Cell Based Systems

Since the early nineties, the use of cell cultures to predict drug permeation across the intestinal barrier has gained popularity (Artursson et al., 2001; Ungell and Karlsson, 2003; Balimane and Chong, 2005). From the different adenocarcinoma cell lines [e.g. Caco-2, HT-29 goblet cells, T84 crypt cells, LS180, and 2/4/A1 (rat fetal duodenal cells)], the Caco-2 cell culture model has become a widely used tool for the determination of the intestinal transport characteristics of drug candidates (Hidalgo et al., 1989; Hilgers et al., 1990; Gan and Thakker, 1997; Balimane et al., 2000; Ungell and Karlsson, 2003). Caco-2 cells differentiate spontaneously under standard culturing conditions to form confluent monolayers; they acquire many features of absorptive intestinal cells during culture (Artursson and Karlsson, 1991; Ungell and Karlsson, 2003). Another cell-based model that is frequently used for permeability assessment is the MDCK (Madin-Darby Canine Kidney) cell culture model. MDCK cells differentiate into columnar epithelial cells and form tight junctions when cultured on microporous membranes. A good correlation between permeation of passively absorbed drugs across MDCK cells and Caco-2 cells has been shown (Irvine et al., 1999). However, the potential difference in expression level of transporters between cells of different origin (canine versus human, kidney versus intestine)

Advantages

Disadvantages

Membrane-based systems easy high- or medium throughput low cost

only passive diffusion variability/stability of columns (IAM)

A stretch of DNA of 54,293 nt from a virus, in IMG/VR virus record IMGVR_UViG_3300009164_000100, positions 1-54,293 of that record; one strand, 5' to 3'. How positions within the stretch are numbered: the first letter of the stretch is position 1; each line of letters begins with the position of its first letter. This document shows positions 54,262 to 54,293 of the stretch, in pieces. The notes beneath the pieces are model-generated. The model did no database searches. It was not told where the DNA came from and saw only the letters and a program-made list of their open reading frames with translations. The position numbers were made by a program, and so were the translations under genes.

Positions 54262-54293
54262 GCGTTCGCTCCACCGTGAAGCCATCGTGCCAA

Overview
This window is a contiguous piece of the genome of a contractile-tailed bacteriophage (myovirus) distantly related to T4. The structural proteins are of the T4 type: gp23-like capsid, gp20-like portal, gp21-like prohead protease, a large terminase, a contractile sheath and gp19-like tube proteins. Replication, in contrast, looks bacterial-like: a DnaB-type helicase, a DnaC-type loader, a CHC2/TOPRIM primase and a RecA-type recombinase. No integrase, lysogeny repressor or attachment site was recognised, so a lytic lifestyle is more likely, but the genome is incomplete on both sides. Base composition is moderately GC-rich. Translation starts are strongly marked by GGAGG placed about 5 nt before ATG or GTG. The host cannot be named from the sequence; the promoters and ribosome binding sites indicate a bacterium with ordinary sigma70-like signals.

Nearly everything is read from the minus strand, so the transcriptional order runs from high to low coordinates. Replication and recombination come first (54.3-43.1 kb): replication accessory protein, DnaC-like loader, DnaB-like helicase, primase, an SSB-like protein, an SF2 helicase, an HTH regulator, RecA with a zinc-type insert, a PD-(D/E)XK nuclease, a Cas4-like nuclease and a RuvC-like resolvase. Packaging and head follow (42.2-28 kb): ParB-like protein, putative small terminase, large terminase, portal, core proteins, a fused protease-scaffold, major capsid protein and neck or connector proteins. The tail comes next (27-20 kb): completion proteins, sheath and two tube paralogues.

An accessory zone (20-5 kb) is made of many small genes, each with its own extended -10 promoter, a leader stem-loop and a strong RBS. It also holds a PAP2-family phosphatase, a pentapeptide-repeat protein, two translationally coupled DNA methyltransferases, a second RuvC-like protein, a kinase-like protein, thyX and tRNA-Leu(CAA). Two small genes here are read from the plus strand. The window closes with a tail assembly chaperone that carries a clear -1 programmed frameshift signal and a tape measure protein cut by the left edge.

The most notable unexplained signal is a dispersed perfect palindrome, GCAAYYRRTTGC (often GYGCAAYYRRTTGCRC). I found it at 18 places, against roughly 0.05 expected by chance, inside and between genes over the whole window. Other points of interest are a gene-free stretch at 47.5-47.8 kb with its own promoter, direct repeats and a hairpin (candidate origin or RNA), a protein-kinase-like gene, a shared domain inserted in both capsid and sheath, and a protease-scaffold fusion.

Cell-based systems good screening tool high- or medium throughput widely recognized cells may have receptors good correlation with human fraction absorbed evaluation of transport mechanism evaluation of absorption enhancing strategies evaluation of toxicity of compounds

no mucus no cellular heterogeneity no natural tissue environment (nerves, blood vessels, regulation by hormones) culture conditions can influence presence of receptors

Tissue-based systems evaluation of transport mechanism segmental absorption evaluation evaluation of absorption enhancing strategies other tissues (nasal, buccal) comparison between species possible presence of nerves (e.g., local control, crypt-villus axis) transporters and enzymes as in vivo

limited database viability of tissue low throughput limited access to (human) tissue

Table 1. Advantages and disadvantages of various absorption models.

Table 1. Advantages and disadvantages of various absorption models.

and the lack of knowledge regarding the correlation between the transport of carrier-mediated compounds in the MDCKmodel and human absorption values, makes this model somewhat less attractive as an early screening tool compared to the Caco-2 model. On the other hand, MDCK cells can easily be transfected to express particular transporter proteins (e.g., P-gp, MDR1 gene product), making the model attractive for mechanistic studies.

In vitro permeation using a monolayer of cultured epithelial cells is currently recognized as a valuable screening tool and has become indispensable in drug discovery and development to estimate intestinal permeability and the absorption potential of drug candidates. Cell culture models can easily be automated and may offer a good compromise between biological relevance and rapidity of screening. In addition, these models can allow evaluation of the 'mechanism' of drug permeation by performing bi-directional transport studies in the presence

In vitro

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